– If you want to change the width of the wood or the direction of the hardwood, the only way to do this is to get a new floor. The standard in home is oak 2 ¼” strip. Now, it’s more stylish and more common to get wider planks such as 3 ¼” or 4”or 5” planks. These look more modern and importantly make the room look larger. Another design trick to make the rooms look larger is to lay the planks on a diagonal – that way, it carries your eye along the longest length of the room. Or, you can even get fancy and add borders or do a herringbone pattern.
The age of your floor also plays a role. If your floor has been in place for decades, it may resist refinishing for a number of reasons. For instance, if it has already been refinished several times or if too much of the surface wood has become exposed, refinishing your floor may have little effect. For very old floors, replacement can often be preferable to refinishing. Denver Hardwood Flooring
If you get a second opinion and they can’t be refinished, then your best option will be replace them…or wait until you can replace them. Given when the house was built I’m doubting the floors are even, so putting a floating on top will be a really bad option as they will wobble. And, installing wood on top of thin wood is a really bad solution. If your foundation is weak, your floor will be weak and it will creak and separate. Denver Hardwood Floor Install
This has to be the most disappointing show I've seen. This is not respecting anything about the old house. This is tear it all apart and build new. Blah. Boooooo! Bah humbug! Respect the past. Be creative in melding the old and new. Very disappointed in the owners, the designer, and especially the old house staff - including in the first episode where Kevin was basically laughing at the old knotty pine originals.
A buckled floor happens when the boards warp and lift up from the subfloor that they are attached to. You’ll most likely need to call in a hardwood floor installer to identify the root of the problem if buckling is an issue. Once the cause of your buckling has been identified, you’ll need to take the necessary measures to ensure that your hardwood planks are firmly attached to the subfloor so that the problem no longer persists.
There are some characteristics that are common to each category: solid wood is more frequently site-finished, is always in a plank format, is generally thicker than engineered wood, and is usually installed by nailing. Engineered wood is more frequently pre-finished, has bevelled edges, is very rarely site-finished, and is installed with glue or as a floating installation. [6] Hardwood Floor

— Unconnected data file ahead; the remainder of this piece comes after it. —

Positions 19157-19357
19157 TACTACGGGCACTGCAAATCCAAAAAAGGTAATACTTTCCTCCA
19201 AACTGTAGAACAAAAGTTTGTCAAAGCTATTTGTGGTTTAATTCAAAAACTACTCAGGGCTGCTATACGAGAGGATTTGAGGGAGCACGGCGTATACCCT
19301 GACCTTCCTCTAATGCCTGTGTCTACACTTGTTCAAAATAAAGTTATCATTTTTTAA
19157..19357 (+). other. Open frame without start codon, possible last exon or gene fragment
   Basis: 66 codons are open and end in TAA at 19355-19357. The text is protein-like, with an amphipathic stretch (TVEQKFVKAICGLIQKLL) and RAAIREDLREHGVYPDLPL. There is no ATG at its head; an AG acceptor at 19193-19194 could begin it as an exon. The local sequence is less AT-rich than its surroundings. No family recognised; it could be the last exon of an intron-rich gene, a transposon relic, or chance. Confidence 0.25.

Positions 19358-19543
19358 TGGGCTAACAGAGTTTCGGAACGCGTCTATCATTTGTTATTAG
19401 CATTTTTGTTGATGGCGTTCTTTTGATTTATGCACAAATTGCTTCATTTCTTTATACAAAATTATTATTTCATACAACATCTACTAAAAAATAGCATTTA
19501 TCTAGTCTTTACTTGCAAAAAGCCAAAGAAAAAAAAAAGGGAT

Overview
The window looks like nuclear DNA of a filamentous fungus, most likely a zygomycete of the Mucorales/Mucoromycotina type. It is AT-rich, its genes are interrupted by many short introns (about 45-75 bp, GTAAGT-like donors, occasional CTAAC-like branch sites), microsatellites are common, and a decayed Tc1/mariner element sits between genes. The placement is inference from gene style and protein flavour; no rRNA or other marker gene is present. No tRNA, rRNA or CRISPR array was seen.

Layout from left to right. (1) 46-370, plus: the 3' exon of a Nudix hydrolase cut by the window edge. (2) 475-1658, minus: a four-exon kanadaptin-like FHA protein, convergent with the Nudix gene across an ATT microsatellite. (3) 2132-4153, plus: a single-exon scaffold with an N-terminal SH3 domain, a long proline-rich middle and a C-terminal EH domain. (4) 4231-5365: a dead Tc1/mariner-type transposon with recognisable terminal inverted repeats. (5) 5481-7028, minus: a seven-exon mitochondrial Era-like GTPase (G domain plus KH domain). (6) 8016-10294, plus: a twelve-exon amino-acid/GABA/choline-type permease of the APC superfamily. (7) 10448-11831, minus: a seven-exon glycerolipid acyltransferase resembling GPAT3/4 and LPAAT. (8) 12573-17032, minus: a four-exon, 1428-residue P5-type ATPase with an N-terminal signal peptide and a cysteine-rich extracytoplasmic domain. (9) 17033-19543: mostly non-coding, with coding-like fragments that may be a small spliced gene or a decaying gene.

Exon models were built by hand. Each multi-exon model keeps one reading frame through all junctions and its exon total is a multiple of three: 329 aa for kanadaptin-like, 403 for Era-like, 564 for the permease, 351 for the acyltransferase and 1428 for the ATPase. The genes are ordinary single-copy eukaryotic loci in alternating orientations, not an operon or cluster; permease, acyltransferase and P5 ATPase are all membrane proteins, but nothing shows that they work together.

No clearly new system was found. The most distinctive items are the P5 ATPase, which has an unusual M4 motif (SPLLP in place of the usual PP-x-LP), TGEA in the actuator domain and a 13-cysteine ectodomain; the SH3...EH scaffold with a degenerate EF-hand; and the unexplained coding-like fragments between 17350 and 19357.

Most floors use a tongue-and-groove design for connecting adjacent strips. This design makes replacing a single strip or plank challenging, but not impossible. First, look for any nails in the damaged board and drive them as far through the board as possible by using a hammer and nail set. Carpenters use nail sets to drive nails flush with trim without damaging the trim with a hammer. After you’ve cleared the nails, it’s time to remove the damaged board and install a new one. Follow these steps:
Because tongue-and-groove boards are locked in place, removal involves cutting out the middle of each damaged board. The easiest way is to bore a 1-in.-dia. hole through both ends of each damaged board (photo 1). Then use a circular saw to connect the two holes (photo 2). Follow these steps to safely make the plunge cuts you need to repair your hardwood floors: 1. Adjust the depth of cut to the thickness of the floorboards. Plug in the saw and put on eye protection. 2. Pull back the retractable blade guard with your thumb. Then hold the nose of the baseplate on the floorboard and lift up the rear of the saw. 3. Align the blade with the right edge of one of the holes. Make sure the blade isn't touching the floor, then squeeze the trigger and slowly lower the spinning blade into the board. 4. Grip the saw firmly with both hands and guide it in a straight line until you cut into the right edge of the hole at the opposite end of the board. 5. Move back to the first hole, align the blade with the left edge and cut to the left edge of the second hole. Pry out the middle section with a hammer and chisel. Chop out the remaining edges, being careful not to damage any surrounding boards (photo 3). The "tongue" piece will be nailed in place, so break it out in small pieces. Then pull out the nails with a hammer or locking pliers. The existing floorboards have a tongue and groove milled on each end and along the edges. Chop off the tongue exposed by the board you just removed so you can slip in the new board (photo 4). Denver Hardwood Floor
Glue down engineered hardwood, alternatively. If you don't want to nail down the boards, you do have the option of using adhesive to put engineered hardwood in place. It's a good choice, but won't last as long or be as sturdy as nailed down hardwood. The procedure is very similar to the nail-down process. Follow the adhesive manufacturer's instructions for installation and drying times.[11] Hardwood Floor
×